How a brain dump can help clear your mind – and how to do it

Experts say downloading what’s on your mind through brain dumping can really pay off. Discover why, and how to do it effectively.

Research suggests we have more than 6000 thoughts and make a staggering 35,000 decisions every day, so it’s not surprising that our brain can feel full, cluttered or even fatigued at times.

“The brain loves to ‘tick things off’ – that’s kind of its job, to get things done,” says mindfulness expert Luke McLeod, who is also founder of Soul Alive: The Mindful Life app.

“So when there’s something that needs to be addressed and you are trying to ignore it or have more important things to do, the brain will continue to remind you of these other ‘to-dos’ that need to be dealt with – and it does this by invoking feelings of anxiety and stress.”

But, our experts say, doing something called a “brain dump” can help.

What is a brain dump?

Psychologist Tara Hurster describes brain dumping as “free writing”.

“This is where there’s no filter between your brain and the pen, and it’s valuable because it helps to clear up the clutter in your mind as you can only write one thing at a time, so you’re forced to streamline your thoughts,” Tara, founder of The TARA Clinic, explains.

“When you’ve finished writing, one of two things occur – you gain clarity or you see questions.

“With both outcomes, there’s something tangible to work with.”

How to do a brain dump

If you’re new to brain dumping, the following tips are a great place to start if you want to give it a try the next time you’re feeling stressed or overwhelmed.

Tip #1: Choose pen and paper

Rather than reaching for your phone or using a keyboard, take pen to paper.

“Some research has linked handwriting to better recall but, apart from that, I truly believe there’s magic in physically putting pen to paper,” Tara says.

Tip #2: Know it might feel awkward at first

Brain dumping may not happen naturally to start with, especially if you’re overthinking things or feeling anxious.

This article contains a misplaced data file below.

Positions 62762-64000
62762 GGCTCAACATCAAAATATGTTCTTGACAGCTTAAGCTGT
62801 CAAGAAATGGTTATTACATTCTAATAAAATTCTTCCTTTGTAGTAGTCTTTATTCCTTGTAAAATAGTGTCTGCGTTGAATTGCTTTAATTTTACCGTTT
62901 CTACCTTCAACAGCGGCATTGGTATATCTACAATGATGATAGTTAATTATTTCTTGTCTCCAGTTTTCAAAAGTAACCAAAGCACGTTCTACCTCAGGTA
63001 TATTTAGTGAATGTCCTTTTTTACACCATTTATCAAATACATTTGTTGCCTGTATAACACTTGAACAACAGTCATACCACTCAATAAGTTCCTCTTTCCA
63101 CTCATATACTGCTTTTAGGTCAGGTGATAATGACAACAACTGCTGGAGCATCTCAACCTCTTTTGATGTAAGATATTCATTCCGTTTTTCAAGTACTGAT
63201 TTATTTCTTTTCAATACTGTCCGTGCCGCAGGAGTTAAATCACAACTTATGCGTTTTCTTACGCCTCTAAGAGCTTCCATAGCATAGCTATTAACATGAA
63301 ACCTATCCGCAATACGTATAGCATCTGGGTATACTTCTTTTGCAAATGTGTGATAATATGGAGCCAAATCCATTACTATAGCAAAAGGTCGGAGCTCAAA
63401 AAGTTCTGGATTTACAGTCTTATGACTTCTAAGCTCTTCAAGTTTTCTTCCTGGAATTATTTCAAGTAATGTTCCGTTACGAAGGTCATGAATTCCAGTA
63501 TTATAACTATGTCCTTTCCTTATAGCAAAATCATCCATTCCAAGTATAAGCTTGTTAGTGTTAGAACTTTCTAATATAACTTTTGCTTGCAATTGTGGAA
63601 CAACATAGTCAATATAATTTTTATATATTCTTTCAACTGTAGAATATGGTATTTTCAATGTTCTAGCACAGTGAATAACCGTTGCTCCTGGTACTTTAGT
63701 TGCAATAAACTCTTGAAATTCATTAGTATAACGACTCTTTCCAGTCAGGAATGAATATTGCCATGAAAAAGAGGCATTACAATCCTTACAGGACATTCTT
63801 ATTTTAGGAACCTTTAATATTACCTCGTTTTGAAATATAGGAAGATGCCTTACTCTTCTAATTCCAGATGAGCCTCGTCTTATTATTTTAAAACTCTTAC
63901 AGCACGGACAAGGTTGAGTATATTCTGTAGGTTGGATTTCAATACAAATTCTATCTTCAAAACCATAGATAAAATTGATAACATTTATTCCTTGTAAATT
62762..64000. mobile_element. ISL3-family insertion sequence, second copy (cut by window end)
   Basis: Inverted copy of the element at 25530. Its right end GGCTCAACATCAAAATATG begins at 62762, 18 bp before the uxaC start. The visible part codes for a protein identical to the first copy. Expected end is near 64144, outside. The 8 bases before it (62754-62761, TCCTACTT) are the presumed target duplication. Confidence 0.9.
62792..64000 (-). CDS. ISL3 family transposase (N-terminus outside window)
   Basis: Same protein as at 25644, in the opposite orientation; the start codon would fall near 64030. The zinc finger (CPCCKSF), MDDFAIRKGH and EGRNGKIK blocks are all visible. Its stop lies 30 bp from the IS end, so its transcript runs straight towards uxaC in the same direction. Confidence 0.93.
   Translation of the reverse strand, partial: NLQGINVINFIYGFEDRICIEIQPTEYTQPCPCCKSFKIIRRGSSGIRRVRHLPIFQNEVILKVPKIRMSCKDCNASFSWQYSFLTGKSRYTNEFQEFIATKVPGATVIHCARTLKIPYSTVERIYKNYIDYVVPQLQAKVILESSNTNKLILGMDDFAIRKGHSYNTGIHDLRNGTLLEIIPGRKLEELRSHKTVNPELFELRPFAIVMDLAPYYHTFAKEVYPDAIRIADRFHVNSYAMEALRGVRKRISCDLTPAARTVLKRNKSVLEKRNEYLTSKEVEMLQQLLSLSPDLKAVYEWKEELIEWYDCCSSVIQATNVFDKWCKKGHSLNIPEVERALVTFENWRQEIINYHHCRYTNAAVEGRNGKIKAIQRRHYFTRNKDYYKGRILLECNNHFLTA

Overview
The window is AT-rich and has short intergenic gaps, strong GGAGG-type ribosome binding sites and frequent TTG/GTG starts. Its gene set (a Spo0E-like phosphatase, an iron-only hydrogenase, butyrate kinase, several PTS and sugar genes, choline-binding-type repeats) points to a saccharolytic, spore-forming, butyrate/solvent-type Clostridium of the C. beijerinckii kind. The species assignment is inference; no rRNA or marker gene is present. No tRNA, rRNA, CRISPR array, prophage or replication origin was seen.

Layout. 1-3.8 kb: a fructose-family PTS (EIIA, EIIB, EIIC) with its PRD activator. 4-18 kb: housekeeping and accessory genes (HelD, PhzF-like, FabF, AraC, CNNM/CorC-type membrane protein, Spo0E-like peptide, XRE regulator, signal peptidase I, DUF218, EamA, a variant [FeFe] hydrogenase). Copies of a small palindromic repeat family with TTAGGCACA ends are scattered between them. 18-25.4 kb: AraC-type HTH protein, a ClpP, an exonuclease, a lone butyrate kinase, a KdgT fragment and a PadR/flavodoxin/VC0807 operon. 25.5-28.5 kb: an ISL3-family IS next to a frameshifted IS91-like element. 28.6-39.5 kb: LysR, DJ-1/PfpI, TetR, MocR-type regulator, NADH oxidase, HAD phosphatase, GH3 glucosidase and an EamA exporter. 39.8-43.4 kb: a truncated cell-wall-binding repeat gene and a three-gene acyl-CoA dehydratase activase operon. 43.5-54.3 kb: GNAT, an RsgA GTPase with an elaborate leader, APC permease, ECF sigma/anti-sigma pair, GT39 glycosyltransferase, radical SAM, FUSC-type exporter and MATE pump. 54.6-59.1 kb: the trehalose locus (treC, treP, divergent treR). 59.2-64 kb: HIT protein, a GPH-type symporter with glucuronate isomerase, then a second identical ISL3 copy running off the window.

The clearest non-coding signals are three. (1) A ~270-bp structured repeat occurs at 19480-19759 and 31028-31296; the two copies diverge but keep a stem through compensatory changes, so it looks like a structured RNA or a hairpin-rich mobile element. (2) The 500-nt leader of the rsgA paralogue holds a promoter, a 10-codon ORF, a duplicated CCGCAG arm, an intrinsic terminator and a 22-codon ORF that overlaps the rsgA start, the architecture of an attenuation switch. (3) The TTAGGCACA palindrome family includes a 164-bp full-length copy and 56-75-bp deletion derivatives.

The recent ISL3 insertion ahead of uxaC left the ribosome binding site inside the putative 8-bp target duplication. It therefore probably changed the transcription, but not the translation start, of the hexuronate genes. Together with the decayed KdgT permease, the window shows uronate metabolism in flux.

But Tara has a tip to overcome this obstacle: “I often recommend clients start by writing ‘Tara told me to start writing’, and then just keep going,” she says.

Tip #3: Don’t edit yourself

There’s no right or wrong when it comes to brain dumping.

“I’ve found what works best for me is to just write about whatever comes to mind – there’s no particular method or order to it, it’s literally a ‘brain dump’,” Luke says.

“If you try to organise it too much, this can actually add more unnecessary stress.”

Tip #4: Read what you’ve written

“When I go back over what I’ve written, I ask myself if there’s something I can do about whatever I wrote down or is it out of my control,” Luke says.

“This helps me determine whether I need to take further action or just let it go.

“I’ll usually do this just before bed too, which I find helps me sleep better.”

Tip #5: Keep a pen and paper by your bed

If you’re struggling to sleep, having a pen and paper handy means you can download your thoughts or any worries you may have.

“This allows you to give your brain permission to forget the issue,” Tara says.

“By writing it down, you know you can pick it back up when you wake up in the morning if you want to.”

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Written by Karen Fittall.